The Nipah virus has caused a lot of harm already. At least 13 people in Kerala have died within 10 days.
But the damage could have been much more if it wasn't for the alertness of three doctors and the state's infrastructure, peers said.
If it had happened in other states like UP, "the situation would have been bleak," a health officer said.
Here's their story.
These alert doctors helped control Nipah outbreak
A doctor saw unusual symptoms in an 'encephalitis' patient
Critical care specialist Dr AS Anoop Kumar was on his regular round at Kozhikode's Baby Memorial Hospital on May 17, when he noticed unusual symptoms in an 'encephalitis' patient.
Generally, acute encephalitis patients display lower blood pressure and heartbeat.
But Mohammed Saliah had increased blood pressure and an alarmingly swinging pulse.
Kumar immediately informed two colleagues, Dr Ajith K Gopan and Dr Ganga Prasad.
Doctors immediately took necessary precautions
All three agreed Saliah's symptoms were strange, and so started observing him closely. When they saw he was slipping into a coma, they rushed him to the critical care unit and segregated him from other patients.
They then summoned his attendants, who told them Saliah's brother had died of similar symptoms two days ago, Kumar said.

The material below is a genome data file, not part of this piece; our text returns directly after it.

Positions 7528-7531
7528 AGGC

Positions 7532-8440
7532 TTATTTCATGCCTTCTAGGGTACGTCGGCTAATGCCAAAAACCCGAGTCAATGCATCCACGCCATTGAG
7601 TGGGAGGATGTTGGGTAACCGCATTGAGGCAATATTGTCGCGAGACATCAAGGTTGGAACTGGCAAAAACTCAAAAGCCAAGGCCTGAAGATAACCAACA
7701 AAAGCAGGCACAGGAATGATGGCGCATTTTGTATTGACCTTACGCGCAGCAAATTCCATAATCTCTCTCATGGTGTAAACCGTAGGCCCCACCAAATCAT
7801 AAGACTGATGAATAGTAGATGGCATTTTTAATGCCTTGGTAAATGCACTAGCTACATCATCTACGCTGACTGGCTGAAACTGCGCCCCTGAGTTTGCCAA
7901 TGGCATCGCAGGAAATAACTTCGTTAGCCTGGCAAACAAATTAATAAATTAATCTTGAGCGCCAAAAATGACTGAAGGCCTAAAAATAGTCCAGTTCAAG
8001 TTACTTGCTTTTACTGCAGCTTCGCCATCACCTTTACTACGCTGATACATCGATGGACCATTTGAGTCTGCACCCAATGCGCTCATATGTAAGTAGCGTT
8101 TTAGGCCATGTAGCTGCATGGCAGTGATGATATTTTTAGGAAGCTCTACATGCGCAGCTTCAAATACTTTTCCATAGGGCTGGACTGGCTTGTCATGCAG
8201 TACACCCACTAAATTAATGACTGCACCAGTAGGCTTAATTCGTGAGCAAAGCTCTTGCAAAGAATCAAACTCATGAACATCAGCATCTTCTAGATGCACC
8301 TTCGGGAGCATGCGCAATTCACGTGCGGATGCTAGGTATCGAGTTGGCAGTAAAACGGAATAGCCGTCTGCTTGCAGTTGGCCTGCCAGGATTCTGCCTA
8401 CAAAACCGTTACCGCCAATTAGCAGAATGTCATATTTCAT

That night, Saliah died too.
Love India news?
Stay updated with the latest happenings.
Soon, an alert was sounded
The doctors quickly contacted Dr G Arun Kumar of the Manipal Centre for Viral Research and rushed Saliah's blood and fluid samples to him.
Arun Kumar confirmed their fears the very next day, and they alerted state health officials.
But the government officially declared the news only on May 20, after confirmation from the National Institute of Virology in Pune.
Several deaths in the next few days
In the next days, Saliah's father Valachekutti Moosa died from the same disease after suffering for over three weeks. His younger brother Mohammed Sadiq and aunt Mariumma also succumbed. Nurse Lini, who was treating them, was killed. Saliah's fiancé is in hospital with similar symptoms.
The three doctors along with Arun Kumar will be felicitated
The government confirmed these people died of Nipah. The National Institute of Virology traced the source of the outbreak to bats living in Saliah's household.
However, unconvinced experts are investigating whether it was a case of human-to-human transmission instead.
A health official said the three doctors along with Arun Kumar, who has been camping in Kozhikode since then, will be felicitated.